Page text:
Searching over 5,500,000 cases.

Buy This Entire Record For $7.95

Download the entire decision to receive the complete text, official citation,
docket number, dissents and concurrences, and footnotes for this case.

Learn more about what you receive with purchase of this case.

United States v. Jackson

United States District Court, D. Kansas

June 27, 2018

UNITED STATES OF AMERICA, Respondent-Plaintiff,
CARLOS JACKSON, Petitioner-Defendant.


          CARLOS MURGUIA United States District Judge

         This matter comes before the court upon petitioner Carlos Jackson's Motion for Relief from Void Judgment (Doc. 192) and Notice of Plain Error Under Rule 52(b) (Doc. 204). The government filed a response to both motions (Doc. 207).

         I. Case Background

         On March 27, 2013, pursuant to a Fed. R. Crim. P. 11(c)(1)(C) plea agreement, petitioner pleaded guilty to Counts I (conspiracy to manufacture, possess with intent to distribute, and to distribute 280 grams of crack cocaine) and II (unlawful use of a firearm during and relating to a drug trafficking crime). On July 26, 2013, he was sentenced to 180 months imprisonment with five years supervised release. Petitioner's 28 U.S.C. § 2255 motion based on ineffective assistance of counsel was denied on August 28, 2014 (Doc. 150).

         Petitioner's current motions are brought pursuant to Fed. R. Crim. P. 60(b) and 52(b). Petitioner's Rule 60(b) asks the court to find the court's August 28, 2014 Memorandum and Order denying petitioner's § 2255 motion void, because petitioner argues that the court failed to consider all the claims raised in that motion. Petitioner's 52(b) motion asks the court to find that it committed plain error when it (1) adopted the presentence investigation report's criminal history calculation and (2) allowed prosecutorial overreach by allowing the government to allegedly double petitioner's drug quantity.

         II. Legal Standard For Fed. R. Crim. P. 60(b) Motions

         Rule 60(b) provides that the court may relieve a party from a final order for various reasons, including “any other reason that justifies relief.” Fed.R.Civ.P. 60(b). Relief under Rule 60(b) is “extraordinary and may only be granted in exceptional circumstances.” Allender v. Raytheon Aircraft Co., 439 F.3d 1236, 1242 (10th Cir. 2006) (quoting Cashner v. Freedom Stores, Inc., 98 F.3d 572, 756 (10th Cir. 1996)). A 60(b) motion is not an opportunity for a party to reargue the facts or the law or “to challenge the correctness of the district court's judgment by arguing that the district court misapplied the law or misunderstood their position.” Van Skiver v. United States, 952 F.2d 1241, 1244 (10th Cir. 1991). However, the court does have the equitable power to do justice in a case by correcting an error of law. Id. Motions under Rule 60(b) must be made “within a reasonable time” and for many reasons no more than a year after the order was entered. Fed.R.Civ.P. 60(c)(1).

         The United States Supreme Court in Gonzalez v. Crosby decided when, in a habeas case, a Rule 60(b) motion should be considered a second or successive habeas corpus petition under the Antiterrorism and Effective Death Penalty Act of 1996 (“AEDPA”), 28 U.S.C. § 2244(b). 545 U.S. 524 (2005).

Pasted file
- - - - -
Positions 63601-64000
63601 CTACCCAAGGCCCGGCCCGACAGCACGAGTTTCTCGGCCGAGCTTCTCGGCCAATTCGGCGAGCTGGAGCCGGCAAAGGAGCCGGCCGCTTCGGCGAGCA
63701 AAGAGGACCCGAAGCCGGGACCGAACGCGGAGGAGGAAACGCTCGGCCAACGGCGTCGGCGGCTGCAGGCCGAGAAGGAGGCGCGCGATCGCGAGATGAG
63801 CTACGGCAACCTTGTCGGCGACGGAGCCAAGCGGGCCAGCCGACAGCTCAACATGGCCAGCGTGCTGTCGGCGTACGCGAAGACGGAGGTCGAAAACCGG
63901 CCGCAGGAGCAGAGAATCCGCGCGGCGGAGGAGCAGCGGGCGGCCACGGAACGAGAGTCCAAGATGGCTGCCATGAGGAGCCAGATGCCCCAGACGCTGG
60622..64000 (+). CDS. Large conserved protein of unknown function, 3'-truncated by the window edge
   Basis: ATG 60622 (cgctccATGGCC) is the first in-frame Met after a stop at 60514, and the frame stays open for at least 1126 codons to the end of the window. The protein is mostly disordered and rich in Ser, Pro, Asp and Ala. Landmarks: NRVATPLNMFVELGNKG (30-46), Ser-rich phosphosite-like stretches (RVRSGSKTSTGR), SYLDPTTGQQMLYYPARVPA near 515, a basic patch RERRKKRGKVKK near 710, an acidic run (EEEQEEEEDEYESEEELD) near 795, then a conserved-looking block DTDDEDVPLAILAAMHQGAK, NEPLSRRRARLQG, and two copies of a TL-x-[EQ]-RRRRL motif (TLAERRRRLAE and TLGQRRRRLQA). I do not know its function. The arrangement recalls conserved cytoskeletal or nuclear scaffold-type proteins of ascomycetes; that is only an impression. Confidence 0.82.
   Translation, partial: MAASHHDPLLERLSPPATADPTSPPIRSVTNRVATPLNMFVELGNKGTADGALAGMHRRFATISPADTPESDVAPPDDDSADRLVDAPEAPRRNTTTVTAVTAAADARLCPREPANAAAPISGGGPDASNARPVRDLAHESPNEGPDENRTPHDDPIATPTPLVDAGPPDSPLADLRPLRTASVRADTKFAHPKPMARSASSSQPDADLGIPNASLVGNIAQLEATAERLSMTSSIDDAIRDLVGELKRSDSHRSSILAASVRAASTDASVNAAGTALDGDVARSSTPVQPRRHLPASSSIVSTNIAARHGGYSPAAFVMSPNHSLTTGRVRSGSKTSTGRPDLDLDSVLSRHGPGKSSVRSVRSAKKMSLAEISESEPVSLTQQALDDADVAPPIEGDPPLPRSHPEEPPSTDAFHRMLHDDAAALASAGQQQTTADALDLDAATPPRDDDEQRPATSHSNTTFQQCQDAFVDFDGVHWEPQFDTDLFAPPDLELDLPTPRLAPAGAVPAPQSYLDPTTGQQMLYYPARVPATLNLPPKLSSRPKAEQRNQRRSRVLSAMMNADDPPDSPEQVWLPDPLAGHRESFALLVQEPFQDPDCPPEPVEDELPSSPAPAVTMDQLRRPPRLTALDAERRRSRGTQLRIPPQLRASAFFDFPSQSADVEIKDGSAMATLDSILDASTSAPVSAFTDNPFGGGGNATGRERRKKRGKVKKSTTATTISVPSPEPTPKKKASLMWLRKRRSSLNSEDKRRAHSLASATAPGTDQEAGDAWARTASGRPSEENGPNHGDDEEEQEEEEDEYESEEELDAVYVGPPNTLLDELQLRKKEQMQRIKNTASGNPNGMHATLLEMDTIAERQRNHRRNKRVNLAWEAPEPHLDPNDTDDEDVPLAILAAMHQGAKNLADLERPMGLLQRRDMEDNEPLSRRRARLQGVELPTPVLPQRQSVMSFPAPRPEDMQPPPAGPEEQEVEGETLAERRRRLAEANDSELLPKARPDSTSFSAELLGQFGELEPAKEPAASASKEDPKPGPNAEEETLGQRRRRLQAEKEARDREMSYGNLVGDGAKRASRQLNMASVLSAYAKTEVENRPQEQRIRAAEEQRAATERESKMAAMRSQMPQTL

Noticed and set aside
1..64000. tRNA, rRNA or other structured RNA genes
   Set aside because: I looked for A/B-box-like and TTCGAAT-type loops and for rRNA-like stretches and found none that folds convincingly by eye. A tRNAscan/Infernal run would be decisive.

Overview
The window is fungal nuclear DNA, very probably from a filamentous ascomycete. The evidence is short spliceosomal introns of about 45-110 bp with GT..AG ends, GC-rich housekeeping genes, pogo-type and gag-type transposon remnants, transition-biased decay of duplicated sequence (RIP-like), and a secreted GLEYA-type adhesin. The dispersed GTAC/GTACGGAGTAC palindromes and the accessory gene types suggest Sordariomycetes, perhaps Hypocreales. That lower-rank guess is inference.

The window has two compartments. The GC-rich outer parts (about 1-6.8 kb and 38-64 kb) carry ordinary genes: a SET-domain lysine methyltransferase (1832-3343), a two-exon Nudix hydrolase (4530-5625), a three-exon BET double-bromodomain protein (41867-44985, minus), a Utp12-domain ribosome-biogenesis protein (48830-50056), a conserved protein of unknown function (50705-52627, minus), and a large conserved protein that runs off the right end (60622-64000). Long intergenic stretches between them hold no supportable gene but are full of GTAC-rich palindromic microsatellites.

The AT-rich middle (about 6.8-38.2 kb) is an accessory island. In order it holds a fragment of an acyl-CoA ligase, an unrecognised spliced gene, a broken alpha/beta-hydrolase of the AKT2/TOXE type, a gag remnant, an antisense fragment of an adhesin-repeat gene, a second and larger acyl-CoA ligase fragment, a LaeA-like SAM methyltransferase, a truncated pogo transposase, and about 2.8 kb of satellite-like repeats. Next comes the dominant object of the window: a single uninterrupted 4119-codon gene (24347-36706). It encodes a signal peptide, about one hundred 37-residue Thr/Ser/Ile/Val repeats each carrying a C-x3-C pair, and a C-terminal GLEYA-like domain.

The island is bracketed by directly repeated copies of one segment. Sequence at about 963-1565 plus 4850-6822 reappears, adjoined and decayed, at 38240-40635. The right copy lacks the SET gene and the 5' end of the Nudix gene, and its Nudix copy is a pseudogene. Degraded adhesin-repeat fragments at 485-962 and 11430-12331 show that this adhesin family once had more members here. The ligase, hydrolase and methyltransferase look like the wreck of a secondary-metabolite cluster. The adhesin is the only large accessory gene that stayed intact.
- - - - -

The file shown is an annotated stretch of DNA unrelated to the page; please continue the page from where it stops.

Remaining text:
The Tenth Circuit applies the Gonzalez analysis to both § 2254 and § 2255 proceedings. In re Lindsey, 582 F.3d 1173, 1174 (10th Cir. 2009) (citing United States v. Nelson, 465 F.3d 1145, 1147 (10th Cir. 2006)). Under Gonzalez as interpreted in this circuit,

[A] 60(b) motion is a second or successive petition if it in substance or effect asserts or reasserts a federal basis for relief from the petitioner's underlying conviction . . . . Conversely, it is a “true” 60(b) motion if it either (1) challenges only a procedural ruling of the habeas court which precluded a merits determination of the habeas application . . . or (2) challenges a defect in the integrity of the federal habeas proceeding, provided that such a challenge does not itself lead inextricably to a merits-based attack on the disposition of a prior habeas petition.

Spitznas v. Boone, 464 F.3d 1213, 1215-16 (10th Cir. 2006). Examples of true 60(b) motions are, for example “motion[s] asserting that the federal district court incorrectly dismissed a petition for failure to exhaust, procedural bar, or because of the statute of limitations.” Id. at 1216. Examples of motions that should be treated as second or successive habeas petitions are:

motion[s] seeking to present a claim of constitutional error omitted from the movant's initial habeas petition . . . seeking leave to present newly discovered evidence in order to advance the merits of a claim previously denied . . . or a motion seek[ing] vindication of a habeas claim by challenging the habeas court's previous ruling on the merits of that claim.

Id. “A claim that the district court failed to consider a ground raised in the habeas petition represents a ‘true' 60(b) claim.” United States v. Rogers, 657 Fed.Appx. 735, 738 (10th Cir. 2016).

         III. ...

Buy This Entire Record For $7.95

Download the entire decision to receive the complete text, official citation,
docket number, dissents and concurrences, and footnotes for this case.

Learn more about what you receive with purchase of this case.